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Project Open Hand Leaders Prep for Study Data

by Seth Hemmelgarn

Bay Area Reporter

Saturday May 23, 2015

The new heads of a San Francisco-based nonprofit that provides meals to people living with AIDS and other diseases are preparing for the release of data linking nutrition's impact on health as the agency marks its 30th year.

Simon Pitchford and Mark Ryle took over as co-chief executive officers at Project Open Hand in April after former executive director Kevin Winge stepped down to help care for sick family members. Pitchford and Ryle, who are both gay, have been with the agency for years.

Pitchford indicated the agency doesn't have any major changes on the horizon. Rather, he said, it will be "continuing the momentum" it's built.

Part of that involves a study called Food=Medicine, which was conducted in partnership with the UCSF School of Medicine in an effort to show good nutrition's ability to improve health and well-being for people living with critical illness and lead to reduced medical costs.

The data are currently being analyzed to help understand health outcomes based on the food provisions. The results are expected this summer.

The pilot study will help determine "what the right level of nutrition is to provide the maximum health benefit to our client base," Pitchford said. People who are living with HIV might have different needs than those living with diabetes, for example, he said.

The agency is "trying to be more tailored to the individual's needs," Ryle said.

POH spokeswoman Maria Stokes said in an email, "We aren't yet ready to share any findings from the pilot study," but she pointed to comments Dr. Sheri Weiser, who's leading the evaluation, made in a news release announcing the study in July 2014. Weiser is an associate professor of medicine at the UCSF's Division of HIV/AIDS at San Francisco General Hospital.

"We know that inadequate access to nutritious food can lead to increased hospitalizations and emergency room visits among low income, HIV-positive individuals," Weiser said. "We believe this study will help us to solidify the important connections between good nutrition and health care. By providing full nutritional support, we aim to show that when we address food insecurity and poor nutrition we improve the health and well-being of people who are critically ill."

30th Anniversary

More than 450 people recently attended POH's inaugural Taste of the City gala May 7, which the agency has forecast will bring in just over $300,000 after expenses. The total cost of the gala, which celebrated the organization's 30th anniversary, hasn't yet been finalized, Ryle said.

Other activities centered around the anniversary include what Pitchford called "honeymoon meetings" with donors, elected officials, and others. Ryle said they're "making sure people are aware of all the exciting things happening here." Discussions have included the pilot study.

Among those they've met with are gay Supervisor Scott Wiener, whose District 8 includes the Castro neighborhood.

In a text message, Wiener said, "I met with Mark and Simon and was impressed with their knowledge and passion around the nutrition and health challenges facing our community and how Open Hand is part of the solution. We're already working together to make sure no one falls through the cracks when it comes to good nutrition."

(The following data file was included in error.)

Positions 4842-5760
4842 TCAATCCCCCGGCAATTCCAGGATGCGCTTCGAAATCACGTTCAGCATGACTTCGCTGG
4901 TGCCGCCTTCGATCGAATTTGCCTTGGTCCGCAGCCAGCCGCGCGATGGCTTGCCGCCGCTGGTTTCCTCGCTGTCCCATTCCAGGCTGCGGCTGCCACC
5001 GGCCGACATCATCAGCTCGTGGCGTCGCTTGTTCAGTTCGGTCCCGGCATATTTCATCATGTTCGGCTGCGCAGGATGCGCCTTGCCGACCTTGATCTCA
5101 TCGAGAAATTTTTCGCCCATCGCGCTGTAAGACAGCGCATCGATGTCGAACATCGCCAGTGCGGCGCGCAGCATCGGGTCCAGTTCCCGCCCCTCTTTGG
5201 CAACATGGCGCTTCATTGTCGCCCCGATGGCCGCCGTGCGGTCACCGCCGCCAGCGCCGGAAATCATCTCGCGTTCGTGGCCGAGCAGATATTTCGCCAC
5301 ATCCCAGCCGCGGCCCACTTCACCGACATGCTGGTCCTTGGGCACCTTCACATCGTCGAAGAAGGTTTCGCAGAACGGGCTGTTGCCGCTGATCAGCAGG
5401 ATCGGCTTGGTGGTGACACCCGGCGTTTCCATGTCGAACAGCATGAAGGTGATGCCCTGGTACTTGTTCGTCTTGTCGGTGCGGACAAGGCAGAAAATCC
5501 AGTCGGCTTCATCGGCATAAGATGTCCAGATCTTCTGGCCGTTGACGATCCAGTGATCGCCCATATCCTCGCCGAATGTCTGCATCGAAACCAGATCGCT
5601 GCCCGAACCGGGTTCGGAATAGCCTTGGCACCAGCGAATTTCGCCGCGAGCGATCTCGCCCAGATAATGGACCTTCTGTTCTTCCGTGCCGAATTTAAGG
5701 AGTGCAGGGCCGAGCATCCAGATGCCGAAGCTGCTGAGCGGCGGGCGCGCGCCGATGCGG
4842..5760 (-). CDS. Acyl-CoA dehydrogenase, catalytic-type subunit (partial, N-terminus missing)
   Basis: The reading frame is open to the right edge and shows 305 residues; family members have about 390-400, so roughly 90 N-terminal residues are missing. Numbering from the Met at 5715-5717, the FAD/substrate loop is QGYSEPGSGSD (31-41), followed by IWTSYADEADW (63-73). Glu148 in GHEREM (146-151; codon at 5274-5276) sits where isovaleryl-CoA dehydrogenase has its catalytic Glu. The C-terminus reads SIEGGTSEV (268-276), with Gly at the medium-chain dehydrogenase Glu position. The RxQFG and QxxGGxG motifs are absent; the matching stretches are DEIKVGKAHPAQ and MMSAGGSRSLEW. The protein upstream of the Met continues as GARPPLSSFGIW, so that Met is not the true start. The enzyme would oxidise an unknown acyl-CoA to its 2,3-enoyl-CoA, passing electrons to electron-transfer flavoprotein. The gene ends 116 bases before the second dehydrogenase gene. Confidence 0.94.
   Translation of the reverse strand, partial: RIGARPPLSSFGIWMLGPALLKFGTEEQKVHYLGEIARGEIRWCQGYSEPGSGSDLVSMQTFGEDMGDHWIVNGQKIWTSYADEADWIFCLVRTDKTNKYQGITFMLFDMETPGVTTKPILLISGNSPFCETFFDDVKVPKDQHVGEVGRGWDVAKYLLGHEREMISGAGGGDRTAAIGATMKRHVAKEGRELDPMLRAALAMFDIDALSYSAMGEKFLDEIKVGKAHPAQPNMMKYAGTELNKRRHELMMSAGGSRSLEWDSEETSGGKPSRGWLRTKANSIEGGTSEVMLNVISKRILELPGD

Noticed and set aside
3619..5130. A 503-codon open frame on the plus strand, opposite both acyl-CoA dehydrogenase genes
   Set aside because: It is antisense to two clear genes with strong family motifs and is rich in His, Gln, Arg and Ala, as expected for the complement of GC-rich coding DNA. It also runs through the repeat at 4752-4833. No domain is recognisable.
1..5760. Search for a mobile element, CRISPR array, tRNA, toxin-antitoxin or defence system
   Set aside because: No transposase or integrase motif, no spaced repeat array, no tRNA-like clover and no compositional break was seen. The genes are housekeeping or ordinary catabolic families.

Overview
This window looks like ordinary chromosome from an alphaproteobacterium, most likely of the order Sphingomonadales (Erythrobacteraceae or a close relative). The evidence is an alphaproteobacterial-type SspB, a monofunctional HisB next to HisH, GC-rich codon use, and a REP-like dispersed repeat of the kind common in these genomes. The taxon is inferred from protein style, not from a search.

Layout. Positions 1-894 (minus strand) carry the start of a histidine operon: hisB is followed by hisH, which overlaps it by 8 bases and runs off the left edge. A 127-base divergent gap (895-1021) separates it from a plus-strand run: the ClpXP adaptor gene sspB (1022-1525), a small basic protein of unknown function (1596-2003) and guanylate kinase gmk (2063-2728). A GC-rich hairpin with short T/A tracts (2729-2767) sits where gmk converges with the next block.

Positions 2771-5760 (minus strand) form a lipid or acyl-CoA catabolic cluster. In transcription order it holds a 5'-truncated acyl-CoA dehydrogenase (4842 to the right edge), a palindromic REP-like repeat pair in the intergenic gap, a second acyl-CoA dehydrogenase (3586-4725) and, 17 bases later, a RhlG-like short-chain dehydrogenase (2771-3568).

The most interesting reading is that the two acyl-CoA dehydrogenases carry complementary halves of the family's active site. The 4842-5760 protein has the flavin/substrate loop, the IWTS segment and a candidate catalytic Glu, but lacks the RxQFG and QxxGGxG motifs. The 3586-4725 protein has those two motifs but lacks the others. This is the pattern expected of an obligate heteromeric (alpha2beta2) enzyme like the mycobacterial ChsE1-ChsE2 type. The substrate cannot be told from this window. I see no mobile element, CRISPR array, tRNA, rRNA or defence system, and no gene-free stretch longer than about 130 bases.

As the Affordable Care Act national health care reform law provides funding opportunities, Pitchford said the study data will help his agency "go out to insurance companies and Medi-Cal providers to help them understand why they should reimburse for the types of services that POH provides."

The nonprofit is currently in the budgeting process. The budget for the current fiscal year, which ends June 30, is $10.7 million. Next year's expected figure "is not much different than that," Ryle said.

As of the 2013-14 fiscal year, the most recent figures available, the organization had 8,421 unique clients. Fifty-five percent of those people, or 4,645, were in the senior lunch program, which is for people who are over 60.

Ryle said one issue that "we're paying close attention to" is the population of people living with HIV who are aging. POH is beginning to work with other groups to see how it can expand programs for seniors who are living with HIV.

Ken Prag, 72, and his partner of 28 years, Steve Collins, 67, are both POH clients and have been going to senior centers where the nonprofit provides meals for years.

"We especially like the Castro Senior Center" because it's "the most friendly," Prag said.

Additionally, he said that Collins, a retired gardener, is living with HIV and has disabilities, and he's been getting seven "nutritionally balanced, delicious" frozen meals from the nonprofit once a week.

The couple has been contributing money to the agency for more than 20 years, although Prag wouldn't say how much they've given altogether.

Prag, who buys and sells antique picture postcards and other items, said Pitchford and Ryle are "absolutely fantastic. They're going to explore with me ways to get the word out to LGBT seniors at how great the senior centers are."

He said the two co-CEOs are "a little more interested in finding out what people like about the senior centers, how they can improve," and they've been "extremely" interested "in getting the word out to LGBT seniors. I did not sense this before."


The nonprofit will debut "Toast and Jam," a brunch event, from 10:30 a.m. to 1:30 p.m., Saturday, June 13 at Preservation Park, 1233 Preservation Park Way, in Oakland. The benefit will feature East Bay chefs and live music. Tickets are $65. Visit toastandjam.openhand.org for more information

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